I can't believe it. It's finally, finally crapped out to this. We've finally reached the point where direct to video is just another word for "who can rip off what the fastest?"
Frankly, I confess to some surprise. The cynic in me has been wondering for the last two years, give or take, how long it was going to take for some enterprising DTV soul to rip off "Saw". And to their credit, they had restraint enough to wait until "Saw III" cleared its theatrical release before launching off on the low-budget, poorly plotted and scaled-down movie of one of the most raw, brutish and ultimately effective splatter flicks of the twenty-first century.
And let's face it, that's what we've got here. There are no funky gadgets here. No triumphs of cobbled-together murder engineering. No incredible, vicious Rube Goldberg-esque killing machines (I still remember that revolver hooked to the peephole from "Saw II" with something like respect). However, there are some interesting traps--check out the
twins on the drill press game about the half-hour mark. Most of the traps here will be much more industrial in nature.
Where "Saw" seemed to be mostly to be fever-dreams cobbled together by a highly intelligent amateur using whatever bits and pieces he could find and holding his festivities in former crack houses, "Are You Scared?" speaks to a much more deep-pockets killer who can order industrial equipment and use an abandoned factory for his abbatoir.
Some of us out there will say, well, welcome to the modern reality show era. Welcome to the era when hot, desperate women will throw themselves at a construction worker where they think a million dollar price tag is involved, or even less understandably, Flavor Flav. Welcome to an era where even my big fat fiance can get a twenty-share and even cartoons can get their own "Big Brother" style chicanery. Though in all honesty, the concept of vicious reality show has long since been done. "$la$her$" is an apt comparison, and surely we all remember the great Schwartzeneggerian opus that was "The Running Man". What? There was OPERA involved, for crying out loud. Basically, all "Are You Scared?" has managed to accomplish is taking a concept that isn't exactly new and merge it with one of the newest splatter franchises on the block. The result is surprisingly palatable, even if it's familiar.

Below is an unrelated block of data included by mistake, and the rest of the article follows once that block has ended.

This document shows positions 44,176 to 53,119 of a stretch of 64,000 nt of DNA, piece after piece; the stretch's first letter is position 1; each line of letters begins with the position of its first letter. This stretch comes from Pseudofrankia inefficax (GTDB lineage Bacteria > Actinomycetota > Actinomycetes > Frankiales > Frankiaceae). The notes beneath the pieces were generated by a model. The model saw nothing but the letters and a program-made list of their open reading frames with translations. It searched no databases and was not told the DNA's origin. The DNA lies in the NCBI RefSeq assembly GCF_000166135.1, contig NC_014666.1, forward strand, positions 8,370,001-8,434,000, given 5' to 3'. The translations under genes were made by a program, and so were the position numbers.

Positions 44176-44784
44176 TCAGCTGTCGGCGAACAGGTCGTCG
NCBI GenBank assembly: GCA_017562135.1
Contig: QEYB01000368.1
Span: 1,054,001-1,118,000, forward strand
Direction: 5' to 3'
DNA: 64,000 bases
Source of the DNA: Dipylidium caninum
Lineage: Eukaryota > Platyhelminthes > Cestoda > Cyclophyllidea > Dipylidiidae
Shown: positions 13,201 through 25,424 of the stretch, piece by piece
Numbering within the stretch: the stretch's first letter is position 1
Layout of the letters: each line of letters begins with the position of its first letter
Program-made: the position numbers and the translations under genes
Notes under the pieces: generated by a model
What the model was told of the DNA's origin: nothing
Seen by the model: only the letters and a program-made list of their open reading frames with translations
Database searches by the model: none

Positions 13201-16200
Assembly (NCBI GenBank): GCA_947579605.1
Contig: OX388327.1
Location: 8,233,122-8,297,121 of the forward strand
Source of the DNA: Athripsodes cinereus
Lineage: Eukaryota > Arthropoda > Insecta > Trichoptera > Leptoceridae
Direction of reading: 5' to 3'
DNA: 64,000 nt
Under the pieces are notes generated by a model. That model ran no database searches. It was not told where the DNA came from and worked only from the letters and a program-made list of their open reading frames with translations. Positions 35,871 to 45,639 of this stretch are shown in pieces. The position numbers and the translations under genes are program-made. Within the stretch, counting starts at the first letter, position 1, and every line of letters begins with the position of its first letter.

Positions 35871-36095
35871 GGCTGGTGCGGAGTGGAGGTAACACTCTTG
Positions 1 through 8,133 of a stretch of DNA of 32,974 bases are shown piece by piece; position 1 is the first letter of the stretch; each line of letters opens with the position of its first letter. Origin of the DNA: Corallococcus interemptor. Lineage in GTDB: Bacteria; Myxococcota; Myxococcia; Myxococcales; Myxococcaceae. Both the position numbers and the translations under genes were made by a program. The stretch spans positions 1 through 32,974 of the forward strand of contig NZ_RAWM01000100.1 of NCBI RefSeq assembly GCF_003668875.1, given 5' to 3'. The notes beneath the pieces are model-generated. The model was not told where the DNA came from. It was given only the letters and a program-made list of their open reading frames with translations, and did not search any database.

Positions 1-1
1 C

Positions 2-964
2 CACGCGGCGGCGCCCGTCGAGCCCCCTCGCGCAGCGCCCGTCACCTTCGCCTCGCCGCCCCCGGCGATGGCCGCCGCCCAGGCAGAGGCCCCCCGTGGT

Welcome to the cinematic equivalent of the Reese's peanut butter cup.
And yet...this is interesting. Is this supposed to be an actual reality show? Are these people applying for a show they've been watching Thursdays at nine? And has no one noticed that the participants don't seem to be coming back near as often as they go in? The cops are chasing rapidly after the guy behind it--just like in "Saw"--and yet all the participants seem convinced beyond all reason that they're there to be in a reality show, until they start witnessing people dying. I'm willing to express some begrudging respect for the first "Saw" knockoff, mostly because it is in fact the first of its kind, and was willing to intermingle the basic "Saw" concept with a reality show to give it that extra touch of originality. But, also, because it at least manages to do the job without being quite so sanctimonious
as the "If you're not willing to risk death to live, you're not worthy of living" message that "Saw" bludgeons you with hundreds of times. And yet, we're still looking at a movie that's packed to the walls and ceilings with what amounts to pointless brutality, that's not so much scary as it is sickening.
The ending is a pretty big surprise. Seriously. It elevates my respect for this movie by at least a couple inches.
The special features include English and Spanish subtitles, and trailers for "Hard Candy", "See No Evil", "An American Haunting", "Stephen King's Desperation", "Dark Fields", and "The Feeding".
All in all, "Are You Scared?" proves to be a mixed bag of entertainment options, wavering from the interesting premise to the pointless killing spree to the big surprise. To answer the movie's self-styled question, yes, I'm scared...and at the same time, I'm surprised. Too much mindless brutality for my liking...but oh, what they did with it.